Plaintiff, Phillip Johnson, appeals from an opinion and award by the North Carolina Industrial Commission (Commission) regarding the taxing of attorney fees in a workers’ compensation claim. For the reasons discussed herein, we reverse.
The parties stipulated to the following facts: Plaintiff was working for defendant, the United Parcel Service (UPS), when he sustained a compensable back injury on 11 June 1991. The parties entered into a Form 21 agreement, by which defendants, UPS and Liberty Mutual Insurance Company (Liberty) agreed: (1) plaintiff was disabled; and (2) to pay him the maximum rate of $406.00 per week and continuing for “necessary weeks.”
In July 1994, Liberty informed plaintiff of an offer of a full-time job with Combined Contract Services paying $4.25 per hour as an airport screener. Liberty sent plaintiffs counsel a letter stating that plaintiff had until 18 July 1994 to accept or decline the position. Plaintiff then filed a Form 33 request for hearing. On 18 July 1994, defendants filed a Form 24 application to stop payment of compensation. On the same day, plaintiff notified defendants that he accepted the job as an airport security screener under protest. There was no employment position available for plaintiff with UPS.
Plaintiff only worked from 8 August 1994 to 16 October 1994 and defendants continued to pay temporary total disability benefits. Then, with a hearing scheduled for December, defendants wrote plaintiffs counsel a letter on 10 November 1995 stating in part:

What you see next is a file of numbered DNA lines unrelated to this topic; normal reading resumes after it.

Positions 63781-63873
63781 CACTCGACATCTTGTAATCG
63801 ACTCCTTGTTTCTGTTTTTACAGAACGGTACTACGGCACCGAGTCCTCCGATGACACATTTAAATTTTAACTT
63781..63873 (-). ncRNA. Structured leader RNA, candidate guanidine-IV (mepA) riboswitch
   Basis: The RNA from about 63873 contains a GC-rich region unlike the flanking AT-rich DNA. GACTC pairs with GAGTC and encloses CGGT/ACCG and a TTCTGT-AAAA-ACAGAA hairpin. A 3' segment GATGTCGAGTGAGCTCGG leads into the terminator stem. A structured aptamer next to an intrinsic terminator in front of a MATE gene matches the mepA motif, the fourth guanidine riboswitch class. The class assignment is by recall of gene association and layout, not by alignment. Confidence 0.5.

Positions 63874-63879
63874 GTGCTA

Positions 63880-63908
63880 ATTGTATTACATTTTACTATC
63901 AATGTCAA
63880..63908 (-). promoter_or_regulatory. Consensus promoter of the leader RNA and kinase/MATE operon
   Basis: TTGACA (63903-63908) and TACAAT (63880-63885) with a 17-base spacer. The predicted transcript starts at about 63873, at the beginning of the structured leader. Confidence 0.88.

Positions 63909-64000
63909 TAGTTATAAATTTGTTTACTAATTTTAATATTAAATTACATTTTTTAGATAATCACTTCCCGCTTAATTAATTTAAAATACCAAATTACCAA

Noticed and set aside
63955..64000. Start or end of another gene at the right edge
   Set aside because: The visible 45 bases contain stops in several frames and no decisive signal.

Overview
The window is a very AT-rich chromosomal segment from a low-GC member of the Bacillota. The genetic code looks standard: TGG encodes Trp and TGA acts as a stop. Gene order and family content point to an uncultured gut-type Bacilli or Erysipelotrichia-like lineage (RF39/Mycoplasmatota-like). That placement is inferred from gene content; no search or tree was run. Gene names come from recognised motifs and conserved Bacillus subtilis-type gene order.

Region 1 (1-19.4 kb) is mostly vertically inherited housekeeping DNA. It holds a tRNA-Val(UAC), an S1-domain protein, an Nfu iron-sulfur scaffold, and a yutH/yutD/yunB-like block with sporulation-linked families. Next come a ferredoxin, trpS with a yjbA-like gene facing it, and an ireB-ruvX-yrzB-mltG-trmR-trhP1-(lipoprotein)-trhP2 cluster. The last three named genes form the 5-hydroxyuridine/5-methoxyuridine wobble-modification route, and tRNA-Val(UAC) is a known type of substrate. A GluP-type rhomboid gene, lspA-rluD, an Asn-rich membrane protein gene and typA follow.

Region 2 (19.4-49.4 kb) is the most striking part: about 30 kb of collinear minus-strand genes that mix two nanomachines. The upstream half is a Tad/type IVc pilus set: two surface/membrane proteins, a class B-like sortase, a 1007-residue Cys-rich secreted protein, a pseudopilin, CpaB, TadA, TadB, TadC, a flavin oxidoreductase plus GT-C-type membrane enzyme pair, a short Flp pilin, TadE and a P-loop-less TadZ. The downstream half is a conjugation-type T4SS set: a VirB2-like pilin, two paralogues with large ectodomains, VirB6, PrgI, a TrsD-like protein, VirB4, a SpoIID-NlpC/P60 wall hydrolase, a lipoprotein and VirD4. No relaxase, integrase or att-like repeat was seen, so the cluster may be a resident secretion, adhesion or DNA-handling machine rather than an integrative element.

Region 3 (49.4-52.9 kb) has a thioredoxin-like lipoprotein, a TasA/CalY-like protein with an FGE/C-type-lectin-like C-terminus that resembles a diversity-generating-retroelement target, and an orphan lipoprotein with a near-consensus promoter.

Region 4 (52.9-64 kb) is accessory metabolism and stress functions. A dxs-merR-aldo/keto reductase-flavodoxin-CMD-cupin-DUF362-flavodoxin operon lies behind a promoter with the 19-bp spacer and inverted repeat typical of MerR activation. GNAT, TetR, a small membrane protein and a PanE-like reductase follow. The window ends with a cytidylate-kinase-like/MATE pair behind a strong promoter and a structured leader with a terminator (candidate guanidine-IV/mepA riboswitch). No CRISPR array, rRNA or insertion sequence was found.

As you know, your client is continuing to receive temporary total disability benefits, and I do not believe that there are any issues currently in dispute which would require the necessity of the hearing. As long as we keep paying temporary total disability, it *867would not seem wise use of the Industrial Commission’s time to hold a hearing in this matter.
Plaintiff received the temporary total disability payments until 30 May 1997, when defendants discontinued them alleging the 300-week maximum for benefits under N.C. Gen. Stat. § 97-30 had passed. Defendants explained that the only way plaintiff could receive additional benefits was if his condition worsened during the two-year statute of limitations period after the 300-week lapse.
Plaintiff has not worked since October 1994. Evidence showed that plaintiff has received $40,009.44 in medical compensation and $125,454 in disability compensation, of which $58,464 was temporary partial disability. Defendants have paid plaintiff no weekly benefits since 30 May 1997.
Defendants filed a Form 24 application to terminate plaintiffs partial disability benefits, which was initially approved. However, the Commission subsequently found that the Form 24 application was improvidently approved and based upon a misunderstanding of the facts. It set the approval aside. Because plaintiff had not elected to receive partial disability benefits, defendants were ordered to pay plaintiff pursuant to N.C. Gen. Stat. § 97-29 for total disability benefits, retroactive to 16 October 1994 and continuing through the present.
In its opinion and award, the Commission found that: